Are you a leader or a follower?

You may be affecting your colleagues’ health

When discussing the weekend on Monday morning, are you chatting to your colleagues about the sports you’ve watched, and the time you’ve spent on the couch taking naps and watching series? Or are you thrilled to tell about the amazing mountain bike ride you did, or the run that took you through breathtaking scenery, so much so that they wished they’d been there?

You may want to check what you’re actually talking about. Innocent Monday morning coffee chats could influence health decisions your colleagues make.

In The Conversation, Carol Maher (National Heart Foundation Senior Research Fellow in Physical Activity, Sedentary Behaviour and Sleep, at the University of South Australia) explains that there is growing evidence that disease spreads through social networks. According to a US study which followed 12,000 people for 32 years, if you have a close friend who becomes obese, your chances of becoming obese increase by 171%. And your risk of attempting suicide is four times higher if you have a friend who has tried to kill themselves.

So, if social networks can make you sick, can they also make you healthier? It seems they can, even though the health effect seems to be a bit more subtle than the illness effect.

Recent studies have for example shown that quitting smoking spreads through social networks. If your significant other quits you have a 67% decreased chance of smoking!


Is health really contagious?

But couldn’t all this be due to like people attracting like? Scientists have tested this. It seems the effect really is due to the behaviours spreading over time, from key central “nodes” to their social connections. The spread can be seen over up to three degrees of separation, so you can actually influence the friends of your friends’ friends.

Another study has also confirmed the contagious effect of health. In this study, public health scientists delivered a multivitamin supplement program in rural villages in Honduras.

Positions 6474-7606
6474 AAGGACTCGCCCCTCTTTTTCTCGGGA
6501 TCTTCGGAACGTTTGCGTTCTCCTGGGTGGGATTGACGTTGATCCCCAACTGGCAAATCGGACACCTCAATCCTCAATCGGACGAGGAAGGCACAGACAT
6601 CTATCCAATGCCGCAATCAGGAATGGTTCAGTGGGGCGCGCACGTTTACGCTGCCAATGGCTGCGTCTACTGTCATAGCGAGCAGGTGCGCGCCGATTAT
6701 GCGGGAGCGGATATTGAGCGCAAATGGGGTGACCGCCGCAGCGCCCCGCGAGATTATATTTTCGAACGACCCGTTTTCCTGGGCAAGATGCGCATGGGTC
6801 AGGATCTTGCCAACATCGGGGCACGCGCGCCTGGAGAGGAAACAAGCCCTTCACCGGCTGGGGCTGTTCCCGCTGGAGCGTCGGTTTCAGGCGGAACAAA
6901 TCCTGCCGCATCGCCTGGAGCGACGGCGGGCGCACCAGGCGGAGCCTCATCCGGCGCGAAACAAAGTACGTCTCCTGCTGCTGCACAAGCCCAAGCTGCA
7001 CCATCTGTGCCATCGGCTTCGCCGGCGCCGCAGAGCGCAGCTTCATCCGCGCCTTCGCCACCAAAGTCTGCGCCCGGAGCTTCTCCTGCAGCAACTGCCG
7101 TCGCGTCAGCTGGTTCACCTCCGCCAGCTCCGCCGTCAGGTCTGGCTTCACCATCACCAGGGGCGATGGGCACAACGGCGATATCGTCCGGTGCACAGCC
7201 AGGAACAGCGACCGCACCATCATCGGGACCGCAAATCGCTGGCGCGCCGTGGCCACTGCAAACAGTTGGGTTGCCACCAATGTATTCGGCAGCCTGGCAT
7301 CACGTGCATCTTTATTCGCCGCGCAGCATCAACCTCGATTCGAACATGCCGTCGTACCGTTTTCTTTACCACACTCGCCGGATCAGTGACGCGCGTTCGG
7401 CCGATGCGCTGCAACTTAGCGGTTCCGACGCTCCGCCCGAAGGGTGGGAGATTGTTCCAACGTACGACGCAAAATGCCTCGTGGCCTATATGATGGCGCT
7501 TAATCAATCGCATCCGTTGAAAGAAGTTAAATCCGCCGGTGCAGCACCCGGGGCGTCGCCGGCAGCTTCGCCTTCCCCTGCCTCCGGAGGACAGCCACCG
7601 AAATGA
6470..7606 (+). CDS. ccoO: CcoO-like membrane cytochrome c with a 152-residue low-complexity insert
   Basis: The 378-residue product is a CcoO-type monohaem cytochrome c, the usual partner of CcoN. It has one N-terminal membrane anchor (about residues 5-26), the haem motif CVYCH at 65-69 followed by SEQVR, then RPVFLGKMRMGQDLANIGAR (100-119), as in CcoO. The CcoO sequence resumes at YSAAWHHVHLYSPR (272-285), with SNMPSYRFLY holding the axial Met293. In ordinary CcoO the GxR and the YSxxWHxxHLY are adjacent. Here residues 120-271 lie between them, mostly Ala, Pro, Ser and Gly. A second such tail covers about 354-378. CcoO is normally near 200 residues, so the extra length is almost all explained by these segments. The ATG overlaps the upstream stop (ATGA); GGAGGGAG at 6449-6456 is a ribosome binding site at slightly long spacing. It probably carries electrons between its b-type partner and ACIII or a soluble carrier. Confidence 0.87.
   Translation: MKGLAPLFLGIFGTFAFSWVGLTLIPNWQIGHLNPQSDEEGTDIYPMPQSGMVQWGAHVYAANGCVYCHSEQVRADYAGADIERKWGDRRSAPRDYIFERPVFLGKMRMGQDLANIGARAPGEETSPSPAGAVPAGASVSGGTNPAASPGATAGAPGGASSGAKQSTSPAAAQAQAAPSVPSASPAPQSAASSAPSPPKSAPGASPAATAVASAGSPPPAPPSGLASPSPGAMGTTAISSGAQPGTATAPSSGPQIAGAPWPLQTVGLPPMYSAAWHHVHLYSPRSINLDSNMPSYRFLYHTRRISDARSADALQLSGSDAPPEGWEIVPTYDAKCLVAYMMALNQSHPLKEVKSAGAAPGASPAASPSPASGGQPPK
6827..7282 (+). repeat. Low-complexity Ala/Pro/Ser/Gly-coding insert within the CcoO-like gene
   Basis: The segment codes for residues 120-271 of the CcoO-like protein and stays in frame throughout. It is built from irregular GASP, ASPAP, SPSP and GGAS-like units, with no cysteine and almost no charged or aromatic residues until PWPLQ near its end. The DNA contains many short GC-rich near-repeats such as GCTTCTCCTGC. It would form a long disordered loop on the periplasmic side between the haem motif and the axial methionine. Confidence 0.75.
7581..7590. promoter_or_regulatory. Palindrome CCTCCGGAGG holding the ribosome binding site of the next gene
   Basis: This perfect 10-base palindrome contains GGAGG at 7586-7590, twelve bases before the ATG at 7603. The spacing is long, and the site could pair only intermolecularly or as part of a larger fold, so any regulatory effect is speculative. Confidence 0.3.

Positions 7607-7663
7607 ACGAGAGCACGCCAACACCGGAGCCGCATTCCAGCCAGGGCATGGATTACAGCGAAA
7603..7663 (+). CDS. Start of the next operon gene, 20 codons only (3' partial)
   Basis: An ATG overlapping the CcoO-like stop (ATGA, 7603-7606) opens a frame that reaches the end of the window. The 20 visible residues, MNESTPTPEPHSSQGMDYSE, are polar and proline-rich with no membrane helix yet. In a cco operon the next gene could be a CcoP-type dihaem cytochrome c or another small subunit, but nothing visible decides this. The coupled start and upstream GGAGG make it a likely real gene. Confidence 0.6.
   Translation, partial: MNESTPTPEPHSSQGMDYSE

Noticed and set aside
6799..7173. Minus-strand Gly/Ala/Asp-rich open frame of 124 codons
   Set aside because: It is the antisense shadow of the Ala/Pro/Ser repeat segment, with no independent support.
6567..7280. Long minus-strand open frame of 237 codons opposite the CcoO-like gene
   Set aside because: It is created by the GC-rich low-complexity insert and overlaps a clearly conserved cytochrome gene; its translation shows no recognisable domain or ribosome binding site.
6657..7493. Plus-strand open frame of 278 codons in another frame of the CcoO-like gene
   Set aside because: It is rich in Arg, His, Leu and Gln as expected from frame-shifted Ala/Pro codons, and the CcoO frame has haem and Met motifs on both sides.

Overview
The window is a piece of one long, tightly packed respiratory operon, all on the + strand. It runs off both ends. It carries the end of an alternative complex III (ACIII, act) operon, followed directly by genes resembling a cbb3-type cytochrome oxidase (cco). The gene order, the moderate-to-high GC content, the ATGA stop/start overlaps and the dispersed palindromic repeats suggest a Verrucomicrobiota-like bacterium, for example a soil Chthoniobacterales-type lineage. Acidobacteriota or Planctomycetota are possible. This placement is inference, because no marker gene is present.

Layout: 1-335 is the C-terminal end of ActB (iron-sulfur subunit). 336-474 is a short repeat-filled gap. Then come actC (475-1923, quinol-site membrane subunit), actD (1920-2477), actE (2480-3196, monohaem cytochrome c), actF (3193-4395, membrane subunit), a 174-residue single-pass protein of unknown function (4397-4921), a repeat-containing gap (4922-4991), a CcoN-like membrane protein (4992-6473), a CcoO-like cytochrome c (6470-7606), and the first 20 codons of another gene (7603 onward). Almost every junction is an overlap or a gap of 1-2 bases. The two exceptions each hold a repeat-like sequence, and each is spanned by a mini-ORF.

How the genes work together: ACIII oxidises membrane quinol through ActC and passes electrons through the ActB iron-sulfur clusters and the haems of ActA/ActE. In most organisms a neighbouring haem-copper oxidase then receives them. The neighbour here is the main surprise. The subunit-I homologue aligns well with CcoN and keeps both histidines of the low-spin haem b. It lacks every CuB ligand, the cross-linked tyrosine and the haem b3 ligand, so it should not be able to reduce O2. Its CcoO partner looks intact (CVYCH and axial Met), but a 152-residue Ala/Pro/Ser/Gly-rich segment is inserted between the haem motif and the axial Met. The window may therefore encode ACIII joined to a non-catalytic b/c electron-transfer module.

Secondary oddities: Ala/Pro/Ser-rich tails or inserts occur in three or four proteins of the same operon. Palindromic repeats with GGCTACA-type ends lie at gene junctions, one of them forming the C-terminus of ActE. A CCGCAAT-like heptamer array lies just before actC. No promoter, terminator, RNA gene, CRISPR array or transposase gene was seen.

The program was spread using word of mouth, starting with 5% of village residents. In some villages they randomly selected the initial targets, and in other villages they randomly selected individuals, asked them to name a friend, and then these nominated friends became the initial targets.

Uptake of the multivitamins was significantly higher in the villages where the initial targets were the nominated friends. This exploits the “friendship paradox”, that on average, your friends have more friends than you do.


Take the lead in getting active

So, are you going to make a change towards healthier habits in your circle, or do you appoint a colleague of friend to drive the change?

Here are a few events that could get you going, to become more active, and to leverage your social network to provide public accountability, opportunities for social support, and friendly rivalry, which are all powerful motivational tools.


Color Run


Fun guaranteed! Perhaps activity comes second during these events, or at least, you don’t even notice that you’re being active whilst you’re having fun getting painted! There are runs coming up in Bloemfontein, Potchefstroom, and Stellenbosch this February. Visit the Color Run website for more info and registration. 




Join the weekly parkrun for a 5km walk or run, taking place throughout South Africa. It’s the perfect event no matter whether you’re fit or have to blow the dust off your tekkies, you can sprint, jog or walk, so bring your colleagues, friends and kids and get out there. Visit the parkrun website to find the event closest to you.


Wings For Life


Step it up, and run with people worldwide at the same time! There’s one catch:  the Catcher Cars are chasing you, and determine where your race finishes. How far will you get? Join the event in Pretoria, or take part in the selfie run, and raise money to help fund spinal cord injury research projects all over the world.


While writing this blog post, I walked 4459 steps on a treadmill desk

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